Two girls were talking in the stands before a middle school basketball game last week.
One was telling the other about Harlem's No. 10, the seventh-grader with the ponytail.
"She plays first base in softball," the girl told her friend. "She was like the best one on the team. And now she's playing basketball."
The girl went on to explain how No. 10, Olivia Fitzgerald, lost her right arm from the elbow down in a lawn-mower accident when she was 3 years old.
But there was Olivia on the court.
She had moved from driveway games of HORSE with her dad to trying out for the Bulldogs' middle school squad. Now she is in the starting five.
On Oct. 28, Olivia sank a 3-pointer to beat Columbia Middle, 17-15. It was her first game of organized basketball.
"I'm always amazed at her," said her father, P.K. Fitzgerald. "I never cease to be amazed."
He wasn't sure what to expect after taking his daughter home from the hospital after her accident.
Olivia began tying her shoes with her teeth and her left hand. When she saw that her friends' bicycles had their training wheels off, she wanted hers gone, too.
Her father obliged. Olivia took off with no problem.
When Olivia wanted to fish, Fitzgerald fashioned a rod with a cup to rest on her right arm so she could reel with her left hand.
She soon learned to fish without the cup.
She also enjoys hunting. She and Fitzgerald sit in the woods near their home and wait for squirrels. They target-practice with a BB gun in the backyard.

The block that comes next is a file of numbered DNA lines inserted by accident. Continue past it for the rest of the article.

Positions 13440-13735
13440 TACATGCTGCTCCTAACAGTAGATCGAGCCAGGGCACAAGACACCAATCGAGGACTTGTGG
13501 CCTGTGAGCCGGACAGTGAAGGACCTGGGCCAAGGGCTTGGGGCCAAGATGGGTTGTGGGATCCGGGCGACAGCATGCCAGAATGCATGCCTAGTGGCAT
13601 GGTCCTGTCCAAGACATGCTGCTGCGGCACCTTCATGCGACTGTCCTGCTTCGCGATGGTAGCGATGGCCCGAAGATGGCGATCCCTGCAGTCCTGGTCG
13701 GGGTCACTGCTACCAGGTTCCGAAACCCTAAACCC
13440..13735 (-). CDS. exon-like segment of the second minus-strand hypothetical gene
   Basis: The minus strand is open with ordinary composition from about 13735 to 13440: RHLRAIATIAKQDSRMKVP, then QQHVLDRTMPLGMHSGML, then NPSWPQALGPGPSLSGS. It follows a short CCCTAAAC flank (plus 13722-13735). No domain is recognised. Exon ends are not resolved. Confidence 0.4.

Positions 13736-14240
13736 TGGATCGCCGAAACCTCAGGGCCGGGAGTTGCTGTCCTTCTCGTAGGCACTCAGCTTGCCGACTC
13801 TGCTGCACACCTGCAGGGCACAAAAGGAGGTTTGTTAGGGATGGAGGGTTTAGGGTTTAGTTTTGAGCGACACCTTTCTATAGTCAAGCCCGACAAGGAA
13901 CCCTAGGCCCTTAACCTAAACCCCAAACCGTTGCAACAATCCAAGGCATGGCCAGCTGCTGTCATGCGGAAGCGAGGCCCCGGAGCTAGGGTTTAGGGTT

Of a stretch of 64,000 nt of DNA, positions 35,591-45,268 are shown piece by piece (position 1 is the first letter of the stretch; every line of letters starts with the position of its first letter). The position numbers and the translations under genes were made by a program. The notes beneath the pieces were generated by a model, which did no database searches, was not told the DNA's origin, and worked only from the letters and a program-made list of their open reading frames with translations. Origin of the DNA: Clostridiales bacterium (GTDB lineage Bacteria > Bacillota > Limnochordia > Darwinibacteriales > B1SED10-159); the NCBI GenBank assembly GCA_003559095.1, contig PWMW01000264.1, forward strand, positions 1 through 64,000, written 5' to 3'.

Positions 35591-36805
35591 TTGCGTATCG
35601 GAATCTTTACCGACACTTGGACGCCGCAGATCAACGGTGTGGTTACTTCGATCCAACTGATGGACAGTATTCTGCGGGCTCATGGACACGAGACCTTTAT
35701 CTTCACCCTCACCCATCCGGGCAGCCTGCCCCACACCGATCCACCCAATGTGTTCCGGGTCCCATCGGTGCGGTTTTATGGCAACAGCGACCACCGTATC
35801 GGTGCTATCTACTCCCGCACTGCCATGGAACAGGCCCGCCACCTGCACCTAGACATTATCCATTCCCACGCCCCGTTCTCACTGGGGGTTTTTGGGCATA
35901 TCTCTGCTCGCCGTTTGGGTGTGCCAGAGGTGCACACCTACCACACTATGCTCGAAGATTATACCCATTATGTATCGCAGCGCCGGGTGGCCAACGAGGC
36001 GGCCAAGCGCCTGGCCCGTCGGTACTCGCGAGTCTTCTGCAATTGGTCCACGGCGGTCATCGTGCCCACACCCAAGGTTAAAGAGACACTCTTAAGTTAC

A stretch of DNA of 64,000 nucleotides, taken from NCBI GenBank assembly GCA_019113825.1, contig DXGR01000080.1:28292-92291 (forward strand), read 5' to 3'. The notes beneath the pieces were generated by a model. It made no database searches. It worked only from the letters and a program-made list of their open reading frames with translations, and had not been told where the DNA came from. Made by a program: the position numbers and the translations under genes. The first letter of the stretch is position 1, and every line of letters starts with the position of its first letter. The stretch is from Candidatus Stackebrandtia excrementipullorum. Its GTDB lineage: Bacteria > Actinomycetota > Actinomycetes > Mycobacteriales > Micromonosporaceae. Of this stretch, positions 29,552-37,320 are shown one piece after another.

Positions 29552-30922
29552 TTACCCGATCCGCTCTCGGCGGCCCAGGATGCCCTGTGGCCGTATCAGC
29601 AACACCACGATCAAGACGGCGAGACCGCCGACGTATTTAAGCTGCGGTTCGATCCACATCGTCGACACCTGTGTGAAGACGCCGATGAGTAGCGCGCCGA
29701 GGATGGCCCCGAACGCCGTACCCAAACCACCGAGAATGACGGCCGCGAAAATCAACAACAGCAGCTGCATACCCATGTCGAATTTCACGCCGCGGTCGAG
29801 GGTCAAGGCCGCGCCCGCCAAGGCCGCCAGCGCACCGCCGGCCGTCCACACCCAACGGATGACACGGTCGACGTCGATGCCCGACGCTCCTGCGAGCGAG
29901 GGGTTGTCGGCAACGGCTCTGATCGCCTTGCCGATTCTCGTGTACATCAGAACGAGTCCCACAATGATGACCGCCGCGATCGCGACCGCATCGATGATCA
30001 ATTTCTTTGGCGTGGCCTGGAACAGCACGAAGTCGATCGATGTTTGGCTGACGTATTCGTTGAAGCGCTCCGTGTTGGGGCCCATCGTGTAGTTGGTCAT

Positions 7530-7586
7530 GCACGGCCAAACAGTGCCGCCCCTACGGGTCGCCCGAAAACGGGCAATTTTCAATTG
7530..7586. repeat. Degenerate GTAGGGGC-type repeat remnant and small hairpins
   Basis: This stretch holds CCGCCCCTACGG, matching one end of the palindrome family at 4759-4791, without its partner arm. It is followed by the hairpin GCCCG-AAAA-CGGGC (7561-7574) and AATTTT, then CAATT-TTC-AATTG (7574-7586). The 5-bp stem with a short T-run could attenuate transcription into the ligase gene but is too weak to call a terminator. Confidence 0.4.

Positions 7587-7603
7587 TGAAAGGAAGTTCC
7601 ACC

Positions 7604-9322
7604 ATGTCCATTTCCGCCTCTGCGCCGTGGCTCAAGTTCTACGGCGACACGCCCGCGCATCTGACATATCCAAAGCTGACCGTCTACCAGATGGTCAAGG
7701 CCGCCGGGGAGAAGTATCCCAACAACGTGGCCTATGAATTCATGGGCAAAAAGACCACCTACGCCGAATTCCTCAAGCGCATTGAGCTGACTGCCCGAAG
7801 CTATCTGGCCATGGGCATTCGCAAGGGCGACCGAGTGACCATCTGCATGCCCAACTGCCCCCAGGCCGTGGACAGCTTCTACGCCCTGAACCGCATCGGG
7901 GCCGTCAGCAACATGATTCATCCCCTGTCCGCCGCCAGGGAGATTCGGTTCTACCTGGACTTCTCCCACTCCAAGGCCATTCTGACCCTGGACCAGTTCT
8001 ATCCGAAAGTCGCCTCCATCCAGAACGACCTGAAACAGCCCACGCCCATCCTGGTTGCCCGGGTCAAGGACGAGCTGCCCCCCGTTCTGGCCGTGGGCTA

There are few things Olivia can't do and that frustrate her, but Fitzgerald has tried to remain encouraging and believes prayer has helped his daughter through it all.
"I usually just tell her we all have limitations," he said. "There are things that I can't do. We just try to overlook those things."
Olivia started organized sports early as one of the few girls on her tee-ball team. She has played recreation softball and on the Harlem Middle team.
She said the sport helped prepare her for basketball.
"I practiced at home all the time," she said. "Probably about two years just shooting and messing around."
Fitzgerald said he tried to talk his daughter out of a game of HORSE recently, playfully suggesting there was no way she could win and to give up the thought.
"She beat me twice," he said. "I didn't give it to her. She took it."
Her practice on the court paid off.
With Harlem down 15-14, Olivia received a pass and dribbled down the floor. Her shot hit nothing but net with 50 seconds left, and Harlem had its first win of the season.
Bulldogs coach Benjie Moore said he had seen Olivia walking around school, but didn't know her until she walked into the gym for tryouts.
There is not much difference between the play of Olivia and that of everyone else on the floor. She drives to the hoop and shoots with little trouble, although sometimes too often for Moore's liking.
"I don't take any pity out for her," Moore said. "And I don't think she expects any. That's the way I like it. She's just another player."
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